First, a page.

The toothpick came out clean.  Both times.

Cool the bread for 15 minutes in the pan, then flip onto a rack to finish cooling.  Do not feel guilty for eating the chocolate chips stuck to the bottom of the pan.  You deserve them.

This post is linked with What's In The Box and the Farmgirl Friday Blog Hop!


  1. It's a good rant, yours. I adjust lots of recipes to fit current package sizes. But it's a fool's errand because those 12-ounce bags of cranberries used to be 16-ounce bags of cranberries. Still, I try.

    1. Alanna,
      If only we were downsizing alongside the bags of cranberries, bags of sugar, boxes of cake mix, etc.

  2. I'm not jiggy with partial ingredient use either and maybe even ranted about it once myself way back when. Who me rant? I love the idea for the tomato paste; I almost always end up with part of it going bad or making chili just to use it up. This is great. Thanks!!

    1. Meghan,
      Your rants have given me permission to rant myself--so thank you for that empowerment?!
      I need to make more chili in my life.

  3. Tomato paste is one of my pet peeves, and why I usually buy it a tube. Hot dogs are the same way. I always have leftover hot dog buns I am trying to convince the kids to use for school lunch sandwiches.

    Nice use of the word "jiggy". ;)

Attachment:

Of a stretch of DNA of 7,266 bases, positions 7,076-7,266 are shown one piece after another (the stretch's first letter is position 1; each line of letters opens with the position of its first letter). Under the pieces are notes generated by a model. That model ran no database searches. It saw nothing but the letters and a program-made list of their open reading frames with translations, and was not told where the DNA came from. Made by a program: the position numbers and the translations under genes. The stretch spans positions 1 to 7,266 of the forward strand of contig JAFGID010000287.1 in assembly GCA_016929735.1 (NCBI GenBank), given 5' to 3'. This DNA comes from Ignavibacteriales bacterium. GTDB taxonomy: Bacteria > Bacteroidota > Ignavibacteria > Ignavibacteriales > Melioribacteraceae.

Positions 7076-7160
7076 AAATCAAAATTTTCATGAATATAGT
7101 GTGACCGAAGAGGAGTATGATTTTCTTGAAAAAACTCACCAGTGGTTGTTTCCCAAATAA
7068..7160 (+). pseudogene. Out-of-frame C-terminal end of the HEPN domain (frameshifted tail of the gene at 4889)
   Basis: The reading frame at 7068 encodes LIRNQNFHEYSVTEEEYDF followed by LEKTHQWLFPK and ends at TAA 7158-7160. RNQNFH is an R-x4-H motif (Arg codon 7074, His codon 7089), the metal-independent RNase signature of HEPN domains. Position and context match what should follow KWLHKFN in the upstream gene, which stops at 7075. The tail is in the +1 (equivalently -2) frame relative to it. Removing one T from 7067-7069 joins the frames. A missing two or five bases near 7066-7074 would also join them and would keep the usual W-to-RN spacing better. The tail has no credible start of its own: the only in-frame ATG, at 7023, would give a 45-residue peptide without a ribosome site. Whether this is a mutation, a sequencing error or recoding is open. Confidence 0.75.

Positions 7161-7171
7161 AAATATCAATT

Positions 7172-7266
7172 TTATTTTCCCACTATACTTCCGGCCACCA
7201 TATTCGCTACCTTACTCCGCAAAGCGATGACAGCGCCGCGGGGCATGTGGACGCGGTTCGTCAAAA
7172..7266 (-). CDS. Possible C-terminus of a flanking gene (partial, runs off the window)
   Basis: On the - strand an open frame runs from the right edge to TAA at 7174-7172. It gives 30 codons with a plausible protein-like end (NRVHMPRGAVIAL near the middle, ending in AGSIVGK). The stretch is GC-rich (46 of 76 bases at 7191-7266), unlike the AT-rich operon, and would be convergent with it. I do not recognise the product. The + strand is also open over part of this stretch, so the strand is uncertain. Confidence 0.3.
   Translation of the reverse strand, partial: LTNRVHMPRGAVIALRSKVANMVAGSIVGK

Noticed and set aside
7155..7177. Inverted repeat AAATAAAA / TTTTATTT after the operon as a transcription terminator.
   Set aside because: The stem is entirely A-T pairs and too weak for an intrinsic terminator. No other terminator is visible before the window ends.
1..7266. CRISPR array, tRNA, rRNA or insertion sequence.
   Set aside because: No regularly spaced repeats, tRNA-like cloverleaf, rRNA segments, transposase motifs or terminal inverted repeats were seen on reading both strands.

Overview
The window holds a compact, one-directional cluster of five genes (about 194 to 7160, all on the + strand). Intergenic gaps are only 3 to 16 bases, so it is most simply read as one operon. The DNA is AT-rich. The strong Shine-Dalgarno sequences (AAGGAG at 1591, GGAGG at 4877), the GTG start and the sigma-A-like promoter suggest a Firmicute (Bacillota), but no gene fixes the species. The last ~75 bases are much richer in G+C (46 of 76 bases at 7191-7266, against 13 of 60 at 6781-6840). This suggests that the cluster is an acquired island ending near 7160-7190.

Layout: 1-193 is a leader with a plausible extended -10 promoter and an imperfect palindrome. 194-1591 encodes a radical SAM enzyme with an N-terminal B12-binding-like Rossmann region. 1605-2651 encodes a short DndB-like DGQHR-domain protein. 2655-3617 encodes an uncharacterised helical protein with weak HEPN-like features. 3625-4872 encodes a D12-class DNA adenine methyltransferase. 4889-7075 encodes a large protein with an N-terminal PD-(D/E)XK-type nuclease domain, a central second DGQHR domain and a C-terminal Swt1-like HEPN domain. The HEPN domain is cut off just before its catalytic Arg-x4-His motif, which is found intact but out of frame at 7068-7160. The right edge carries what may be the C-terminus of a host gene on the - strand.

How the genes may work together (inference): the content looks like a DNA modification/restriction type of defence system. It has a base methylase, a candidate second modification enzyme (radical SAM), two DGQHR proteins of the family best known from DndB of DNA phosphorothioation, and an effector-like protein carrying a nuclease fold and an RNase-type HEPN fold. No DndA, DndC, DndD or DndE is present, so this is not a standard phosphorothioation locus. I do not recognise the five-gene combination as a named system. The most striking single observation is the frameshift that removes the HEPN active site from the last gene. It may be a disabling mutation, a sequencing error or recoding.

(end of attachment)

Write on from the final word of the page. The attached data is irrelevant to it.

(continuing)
1. I always think I'm not enough of a 'chef' to buy tomato paste in a tube. Plus I usually stock up when I see the little cans in the bashed can area of the store, so tomato paste hangs out in the pantry until I need it.

      My friend asked why I didn't throw hot dogs and buns into this rant--I totally hear you on that one! I've only had success with rolled up slices of ham around a cheese stick in the hot dog bun. And that's not a guaranteed success either. Now I save for panade (must get that recipe up, but start saving for that it's so worth it).


  4. we don't get fresh cranberries... Would love to try some. I'll have to wait til I visit the States... Happy Holidays!

    1. Carole,
      I shared this (well, the cooked parts I saved from the cratered loaves at the bottom) with some ladies from Central America. Trying to describe cranberries was interesting.
      It's funny how some elements of food (rice, for example) can be found in variations all over the world, but some things are just so specific to a region.

      Thanks, and have a wonderful holiday down there!